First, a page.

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Full-Text Articles in Law

Modal Retributivism: A Theory Of Sanctions For Attempts And Other Criminal Wrongs, Anthony M. Dillof Jan 2011

Modal Retributivism: A Theory Of Sanctions For Attempts And Other Criminal Wrongs, Anthony M. Dillof

University of Richmond Law Review

Rather than building the case for modal retributivism from the ground up, this article takes the existing components of retributive thought and reassembles them into a sounder structure. The cogency of the argument against harm-based retributivism andthe appeal of modal retributivism will likely be strongest forthose who allow reason, as opposed to intuition, a leading role in resolving moral issues.


Two Kinds Of Retributivism, Mitchell N. Berman Jan 2011

Two Kinds Of Retributivism, Mitchell N. Berman

All Faculty Scholarship

This essay, written as a contribution to a forthcoming volume on the philosophical foundations of the criminal law, challenges the longstanding dominant framework for classifying justifications for criminal punishment. The familiar binary distinction between consequentialism and retributivism is no longer most perspicuous, I argue, because many recognizably retributivist theories of punishment employ a consequentialist justificatory structure. However, because not all do, it might prove most illuminating to carve the retributivist field in two – distinguishing what we might term “consequentialist retributivism” (perhaps better labeled “instrumentalist retributivism”) from “non-consequentialist retributivism” (“non-instrumentalist retributivism”).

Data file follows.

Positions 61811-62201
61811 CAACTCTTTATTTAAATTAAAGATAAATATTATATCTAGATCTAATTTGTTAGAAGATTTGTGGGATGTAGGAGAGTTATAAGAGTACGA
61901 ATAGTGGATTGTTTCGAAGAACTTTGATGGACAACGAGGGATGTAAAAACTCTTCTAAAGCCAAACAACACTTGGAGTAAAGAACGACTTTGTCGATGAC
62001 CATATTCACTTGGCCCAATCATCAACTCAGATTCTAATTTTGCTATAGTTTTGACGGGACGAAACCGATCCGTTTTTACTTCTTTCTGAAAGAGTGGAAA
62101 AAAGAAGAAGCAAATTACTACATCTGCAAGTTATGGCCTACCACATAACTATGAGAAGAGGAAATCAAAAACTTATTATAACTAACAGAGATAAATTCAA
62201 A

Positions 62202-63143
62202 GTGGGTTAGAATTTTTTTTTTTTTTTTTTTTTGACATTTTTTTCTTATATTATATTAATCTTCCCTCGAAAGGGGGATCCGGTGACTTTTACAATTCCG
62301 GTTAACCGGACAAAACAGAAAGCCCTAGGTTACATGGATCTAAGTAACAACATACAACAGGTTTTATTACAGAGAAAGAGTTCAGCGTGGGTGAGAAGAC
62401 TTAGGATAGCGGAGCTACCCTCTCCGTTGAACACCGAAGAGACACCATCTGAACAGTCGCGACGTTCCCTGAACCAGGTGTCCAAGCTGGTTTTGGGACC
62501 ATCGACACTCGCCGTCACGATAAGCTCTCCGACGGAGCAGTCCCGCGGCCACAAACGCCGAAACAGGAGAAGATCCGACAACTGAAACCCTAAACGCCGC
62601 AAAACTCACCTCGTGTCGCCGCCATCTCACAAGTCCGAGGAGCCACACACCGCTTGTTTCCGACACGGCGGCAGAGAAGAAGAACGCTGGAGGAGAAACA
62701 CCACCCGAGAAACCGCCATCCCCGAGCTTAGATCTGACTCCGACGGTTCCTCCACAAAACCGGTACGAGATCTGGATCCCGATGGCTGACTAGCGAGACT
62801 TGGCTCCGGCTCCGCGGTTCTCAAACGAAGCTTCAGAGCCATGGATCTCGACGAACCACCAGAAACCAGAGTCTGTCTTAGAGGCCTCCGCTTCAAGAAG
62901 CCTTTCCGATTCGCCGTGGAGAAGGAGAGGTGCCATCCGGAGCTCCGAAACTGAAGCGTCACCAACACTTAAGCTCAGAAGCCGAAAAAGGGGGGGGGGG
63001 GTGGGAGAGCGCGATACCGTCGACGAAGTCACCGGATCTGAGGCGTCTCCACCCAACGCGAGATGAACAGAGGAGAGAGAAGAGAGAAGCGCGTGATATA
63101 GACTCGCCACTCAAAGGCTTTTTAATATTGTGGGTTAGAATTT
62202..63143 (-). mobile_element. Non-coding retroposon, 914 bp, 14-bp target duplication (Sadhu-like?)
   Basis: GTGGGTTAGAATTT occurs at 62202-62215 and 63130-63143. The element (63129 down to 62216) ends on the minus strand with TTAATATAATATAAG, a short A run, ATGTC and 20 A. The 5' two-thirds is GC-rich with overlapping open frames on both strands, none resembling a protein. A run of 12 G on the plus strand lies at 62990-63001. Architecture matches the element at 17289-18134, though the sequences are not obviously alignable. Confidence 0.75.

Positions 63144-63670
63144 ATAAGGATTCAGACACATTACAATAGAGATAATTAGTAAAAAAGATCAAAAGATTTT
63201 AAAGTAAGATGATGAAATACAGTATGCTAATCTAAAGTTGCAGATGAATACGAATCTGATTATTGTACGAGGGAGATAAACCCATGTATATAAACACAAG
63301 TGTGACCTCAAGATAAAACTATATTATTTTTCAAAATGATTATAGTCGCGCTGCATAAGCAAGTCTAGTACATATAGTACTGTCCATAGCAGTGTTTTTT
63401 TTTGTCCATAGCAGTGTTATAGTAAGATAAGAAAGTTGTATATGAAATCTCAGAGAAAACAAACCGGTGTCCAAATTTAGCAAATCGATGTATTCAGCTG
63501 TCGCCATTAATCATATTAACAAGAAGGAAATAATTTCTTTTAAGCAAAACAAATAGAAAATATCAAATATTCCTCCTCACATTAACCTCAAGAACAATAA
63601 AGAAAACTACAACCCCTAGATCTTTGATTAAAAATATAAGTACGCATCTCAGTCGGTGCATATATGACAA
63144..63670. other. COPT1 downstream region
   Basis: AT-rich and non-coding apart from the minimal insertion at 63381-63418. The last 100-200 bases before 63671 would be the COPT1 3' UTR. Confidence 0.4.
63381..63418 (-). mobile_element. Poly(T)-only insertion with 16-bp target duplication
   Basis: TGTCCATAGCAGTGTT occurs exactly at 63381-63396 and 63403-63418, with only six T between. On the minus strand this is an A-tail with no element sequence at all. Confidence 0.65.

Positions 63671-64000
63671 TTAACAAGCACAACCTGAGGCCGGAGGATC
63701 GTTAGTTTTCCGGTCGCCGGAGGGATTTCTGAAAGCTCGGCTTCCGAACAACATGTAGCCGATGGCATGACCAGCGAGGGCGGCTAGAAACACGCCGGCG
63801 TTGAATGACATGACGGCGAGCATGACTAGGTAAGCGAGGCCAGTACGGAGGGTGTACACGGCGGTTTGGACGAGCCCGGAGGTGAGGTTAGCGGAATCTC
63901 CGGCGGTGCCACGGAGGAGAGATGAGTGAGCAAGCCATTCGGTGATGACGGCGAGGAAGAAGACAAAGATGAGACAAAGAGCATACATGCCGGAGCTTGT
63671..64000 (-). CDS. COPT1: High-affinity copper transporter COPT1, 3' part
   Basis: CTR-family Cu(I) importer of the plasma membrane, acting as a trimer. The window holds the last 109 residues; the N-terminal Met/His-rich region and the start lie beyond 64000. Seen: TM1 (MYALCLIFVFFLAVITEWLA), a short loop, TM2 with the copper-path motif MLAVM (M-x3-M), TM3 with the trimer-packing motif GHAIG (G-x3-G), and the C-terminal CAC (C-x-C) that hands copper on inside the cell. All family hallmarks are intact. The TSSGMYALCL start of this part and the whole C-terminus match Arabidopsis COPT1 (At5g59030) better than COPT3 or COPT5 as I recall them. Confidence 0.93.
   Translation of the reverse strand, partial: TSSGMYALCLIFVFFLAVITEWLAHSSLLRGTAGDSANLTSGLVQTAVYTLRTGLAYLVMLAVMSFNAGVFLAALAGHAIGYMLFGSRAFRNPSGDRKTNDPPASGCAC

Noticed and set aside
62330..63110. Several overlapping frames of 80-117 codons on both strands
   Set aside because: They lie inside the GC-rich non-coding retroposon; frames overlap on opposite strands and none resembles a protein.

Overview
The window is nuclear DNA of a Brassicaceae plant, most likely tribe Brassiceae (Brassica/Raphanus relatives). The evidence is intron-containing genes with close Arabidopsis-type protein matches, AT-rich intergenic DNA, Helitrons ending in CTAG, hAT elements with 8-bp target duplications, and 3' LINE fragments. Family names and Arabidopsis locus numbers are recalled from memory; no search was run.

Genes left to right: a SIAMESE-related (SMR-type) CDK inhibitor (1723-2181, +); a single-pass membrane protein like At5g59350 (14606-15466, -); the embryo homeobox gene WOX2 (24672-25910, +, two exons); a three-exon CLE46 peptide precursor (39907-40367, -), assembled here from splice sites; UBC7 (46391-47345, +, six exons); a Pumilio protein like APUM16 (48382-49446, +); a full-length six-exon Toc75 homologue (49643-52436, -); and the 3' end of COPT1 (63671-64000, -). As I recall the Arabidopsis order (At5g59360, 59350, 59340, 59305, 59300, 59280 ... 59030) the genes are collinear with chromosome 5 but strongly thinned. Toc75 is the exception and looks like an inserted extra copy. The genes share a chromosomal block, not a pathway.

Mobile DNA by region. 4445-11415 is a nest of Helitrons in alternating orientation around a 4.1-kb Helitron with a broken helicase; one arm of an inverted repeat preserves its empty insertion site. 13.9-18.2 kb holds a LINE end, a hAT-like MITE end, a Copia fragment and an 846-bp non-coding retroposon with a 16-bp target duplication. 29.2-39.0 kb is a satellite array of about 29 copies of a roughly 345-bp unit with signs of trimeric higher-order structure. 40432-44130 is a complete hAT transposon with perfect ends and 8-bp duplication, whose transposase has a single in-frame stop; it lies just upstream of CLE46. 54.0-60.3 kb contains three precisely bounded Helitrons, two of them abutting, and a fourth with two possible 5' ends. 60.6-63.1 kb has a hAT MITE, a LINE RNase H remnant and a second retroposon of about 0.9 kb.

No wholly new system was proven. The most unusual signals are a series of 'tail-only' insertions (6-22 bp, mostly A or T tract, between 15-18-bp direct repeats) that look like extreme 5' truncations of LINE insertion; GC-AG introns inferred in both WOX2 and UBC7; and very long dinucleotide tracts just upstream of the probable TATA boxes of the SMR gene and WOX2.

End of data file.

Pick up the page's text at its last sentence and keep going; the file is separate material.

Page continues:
Whether or not it is ultimately persuasive, consequentialist retributivism …


Beyond Experience: Getting Retributive Justice Right, Dan Markel, Chad Flanders, David C. Gray Jan 2011

Beyond Experience: Getting Retributive Justice Right, Dan Markel, Chad Flanders, David C. Gray

All Faculty Scholarship

How central should hedonic adaptation be to the establishment of sentencing policy?

In earlier work, Professors Bronsteen, Buccafusco, and Masur (BBM) drew some normative significance from the psychological studies of adaptability for punishment policy. In particular, they argued that retributivists and utilitarians alike are obliged on pain of inconsistency to take account of the fact that most prisoners, most of the time, adapt to imprisonment in fairly short order, and therefore suffer much less than most of us would expect. They also argued that ex-prisoners don't adapt well upon re-entry to society and that social planners should consider their post-release …